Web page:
Good leadership can make the difference between merely surviving and fully thriving in any setting. Educators in Japan and around the world have been facing numerous changes over the past two decades, but for many this is the time to crumple or break out. Long running trends are leading to both crises and opportunities; innovative leadership will separate the educational institutions and programs that thrive from those that eke out survival or, perhaps, even fall.

This panel brings together leaders in creating new, innovative programs in higher education; who either find creative ways to work within constraints or who move beyond those constraints to create something new. Peter McCagg and Kay Irie are leaders in two Japanese universities, Akita International and Gakushuin, Kristin Palmer is leading new developments for the University of Virginia in the United States, and Ljiljana Markovic is Dean of the Faculty of Philology and has helped forge many international partnerships with various universities.

It may be argued that education can be too cautious and slow to change, thus leaving it vulnerable to economic and demographic changes. Sometimes a lack of resources, fiscal and social capital, means that even a will to change cannot be put into action. This means that we need to look to educators who are currently facing challenges that we are all likely to face as the demographic pyramid, advances in ICT, and political trends common in the host country for this conference become common throughout developed economies. Likewise, in Japan we should learn from efforts in and across developing countries in making good use of ICT as another way forward.

No matter the challenge or opportunity, institutions must nurture developing leaders within and be open to them from without. How exactly can we do this?

The panel audience will be invited to ask questions and pose challenges that are relevant internationally.

Read presenter biographies.

Teacher Competences Function as the Discourse of International Competitiveness within the Institutionalized Milieu in the Epoch of Globalization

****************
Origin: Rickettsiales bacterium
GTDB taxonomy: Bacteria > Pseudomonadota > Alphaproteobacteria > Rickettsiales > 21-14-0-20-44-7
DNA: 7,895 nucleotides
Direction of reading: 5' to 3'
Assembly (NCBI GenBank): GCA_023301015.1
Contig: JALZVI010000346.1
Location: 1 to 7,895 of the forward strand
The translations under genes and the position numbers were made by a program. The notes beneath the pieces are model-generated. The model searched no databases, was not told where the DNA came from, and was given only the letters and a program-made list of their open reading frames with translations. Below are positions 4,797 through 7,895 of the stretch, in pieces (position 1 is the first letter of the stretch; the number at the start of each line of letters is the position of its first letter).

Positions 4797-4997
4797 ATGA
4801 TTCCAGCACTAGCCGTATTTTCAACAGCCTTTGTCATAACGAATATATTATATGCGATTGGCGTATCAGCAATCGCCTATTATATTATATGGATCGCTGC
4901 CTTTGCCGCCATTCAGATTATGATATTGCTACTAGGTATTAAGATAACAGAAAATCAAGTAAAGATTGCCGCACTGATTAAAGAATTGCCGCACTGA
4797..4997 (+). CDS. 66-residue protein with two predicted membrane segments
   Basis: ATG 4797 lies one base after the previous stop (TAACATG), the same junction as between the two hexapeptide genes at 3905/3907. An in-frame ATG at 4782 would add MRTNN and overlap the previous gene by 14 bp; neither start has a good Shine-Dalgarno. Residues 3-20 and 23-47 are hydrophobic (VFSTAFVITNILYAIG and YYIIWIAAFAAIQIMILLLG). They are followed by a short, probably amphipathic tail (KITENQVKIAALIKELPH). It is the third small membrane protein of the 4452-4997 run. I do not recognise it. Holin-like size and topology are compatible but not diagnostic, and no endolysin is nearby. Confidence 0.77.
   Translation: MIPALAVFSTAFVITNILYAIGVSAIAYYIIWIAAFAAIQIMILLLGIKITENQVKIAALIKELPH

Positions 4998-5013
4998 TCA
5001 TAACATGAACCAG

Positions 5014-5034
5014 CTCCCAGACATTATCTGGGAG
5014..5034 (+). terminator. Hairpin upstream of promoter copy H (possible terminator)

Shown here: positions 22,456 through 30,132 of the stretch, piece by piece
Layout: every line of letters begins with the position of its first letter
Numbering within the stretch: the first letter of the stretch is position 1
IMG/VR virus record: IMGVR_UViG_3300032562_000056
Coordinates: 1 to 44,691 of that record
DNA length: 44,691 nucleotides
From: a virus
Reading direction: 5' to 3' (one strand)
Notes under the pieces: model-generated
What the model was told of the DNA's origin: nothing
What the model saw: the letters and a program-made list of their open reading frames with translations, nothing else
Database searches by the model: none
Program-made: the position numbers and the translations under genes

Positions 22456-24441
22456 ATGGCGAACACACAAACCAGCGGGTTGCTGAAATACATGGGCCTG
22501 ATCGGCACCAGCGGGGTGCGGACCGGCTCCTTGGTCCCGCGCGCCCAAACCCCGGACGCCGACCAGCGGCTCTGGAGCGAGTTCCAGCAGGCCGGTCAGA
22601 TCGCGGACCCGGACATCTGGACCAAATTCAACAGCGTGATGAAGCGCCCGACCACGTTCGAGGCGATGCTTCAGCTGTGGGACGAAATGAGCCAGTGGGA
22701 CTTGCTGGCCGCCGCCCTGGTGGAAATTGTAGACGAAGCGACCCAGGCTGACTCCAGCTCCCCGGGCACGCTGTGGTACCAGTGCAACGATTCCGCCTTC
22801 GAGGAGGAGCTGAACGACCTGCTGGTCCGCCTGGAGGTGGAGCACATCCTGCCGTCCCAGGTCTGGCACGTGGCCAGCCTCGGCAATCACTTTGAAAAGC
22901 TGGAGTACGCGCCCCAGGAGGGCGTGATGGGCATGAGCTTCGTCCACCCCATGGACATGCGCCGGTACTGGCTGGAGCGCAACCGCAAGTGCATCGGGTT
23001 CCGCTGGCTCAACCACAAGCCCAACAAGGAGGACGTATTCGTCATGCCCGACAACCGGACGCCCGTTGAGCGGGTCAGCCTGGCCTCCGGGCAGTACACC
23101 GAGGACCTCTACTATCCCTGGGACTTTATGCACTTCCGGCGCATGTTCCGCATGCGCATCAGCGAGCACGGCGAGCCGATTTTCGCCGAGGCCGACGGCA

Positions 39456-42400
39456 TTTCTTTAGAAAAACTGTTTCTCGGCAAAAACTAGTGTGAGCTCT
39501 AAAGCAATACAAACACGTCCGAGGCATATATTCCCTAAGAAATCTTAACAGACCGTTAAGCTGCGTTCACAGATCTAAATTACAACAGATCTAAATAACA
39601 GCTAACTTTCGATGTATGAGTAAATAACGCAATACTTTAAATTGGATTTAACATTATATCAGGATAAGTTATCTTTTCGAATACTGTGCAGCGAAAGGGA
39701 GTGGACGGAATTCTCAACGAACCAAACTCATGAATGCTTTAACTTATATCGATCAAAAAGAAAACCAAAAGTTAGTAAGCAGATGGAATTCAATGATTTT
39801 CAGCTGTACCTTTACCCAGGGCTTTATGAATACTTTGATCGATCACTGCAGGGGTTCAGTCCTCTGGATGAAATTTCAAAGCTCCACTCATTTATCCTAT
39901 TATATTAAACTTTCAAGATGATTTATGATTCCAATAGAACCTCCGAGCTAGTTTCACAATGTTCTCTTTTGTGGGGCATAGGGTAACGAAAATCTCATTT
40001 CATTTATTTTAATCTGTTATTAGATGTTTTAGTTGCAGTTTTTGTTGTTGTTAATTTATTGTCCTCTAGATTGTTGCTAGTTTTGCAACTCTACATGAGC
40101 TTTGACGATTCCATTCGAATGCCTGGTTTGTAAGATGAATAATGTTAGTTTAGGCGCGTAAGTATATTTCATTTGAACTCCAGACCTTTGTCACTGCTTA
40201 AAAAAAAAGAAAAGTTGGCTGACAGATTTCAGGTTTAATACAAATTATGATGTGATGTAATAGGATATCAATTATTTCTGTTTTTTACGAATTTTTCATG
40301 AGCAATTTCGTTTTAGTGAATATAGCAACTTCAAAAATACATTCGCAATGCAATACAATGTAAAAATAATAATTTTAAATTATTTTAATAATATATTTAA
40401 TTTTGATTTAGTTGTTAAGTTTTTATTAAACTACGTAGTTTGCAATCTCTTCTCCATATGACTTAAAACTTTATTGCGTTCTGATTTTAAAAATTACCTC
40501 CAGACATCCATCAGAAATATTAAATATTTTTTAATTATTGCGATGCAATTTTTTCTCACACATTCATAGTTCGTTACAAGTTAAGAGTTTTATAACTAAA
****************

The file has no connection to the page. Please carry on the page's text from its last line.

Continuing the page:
Keynote Presentation: Distinguished Professor Tien-Hui Chiang

As the discourse of international competitiveness has facilitated government becoming the global agent, proactively promoting the advantages of teacher competences, teachers are required to be constructive contributors to national development. This great change highlights the new thought that teacher professional development no longer belongs to the sphere of personal matters but to the domain of collective accountabilities. This new paradigm tends to form an institutionalized milieu, in which teachers implement and the government designs. However, such an institutionalized array turns the coercive force of performativity into the voluntarism of neo-professionalism through the process of “reformulating education”. This relationship indicates that the concept of isomorphism is regulated by the global discourse that constantly redefines the state’s role in teacher professional development.

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Thriving in Publication: Ethical Guiding Principles for Academic Publication
Featured Panel Presentation: Dr Yvonne Masters & Dr Bernard Montoneri

Publication is one of the core tasks in the professional lives of academics, whether it as editors, authors, or readers. In the current atmosphere of impact factors and high stakes funding, publication is imperative for our survival as teachers and researchers. It is both an intellectual concern, and also hands-on practical work. Surviving “in times of change” clearly applies to publishing over last decade, since the ACE conference series first began. However, how does one not only survive, but thrive, amidst the uncertainties and ever mounting pressures? If ethics are the “moral principles that govern a person's behaviour or the conducting of an activity,” (Oxford Dictionaries) then a re-examination of the ethics of publishing, particularly in an era of open-access and a plethora of social networking sites for researchers to share their work, should help to lead us towards better relationships amongst all concerned: researchers, writers, editors, publishers, librarians, tenure and hiring committees, the humble reader, and even the students in our charge.

The panel will address the ethical implications of a range of issues in publication including:

This will be a wide-ranging and deep dive into the questions facing the world of academic publishing.

Read presenter biographies.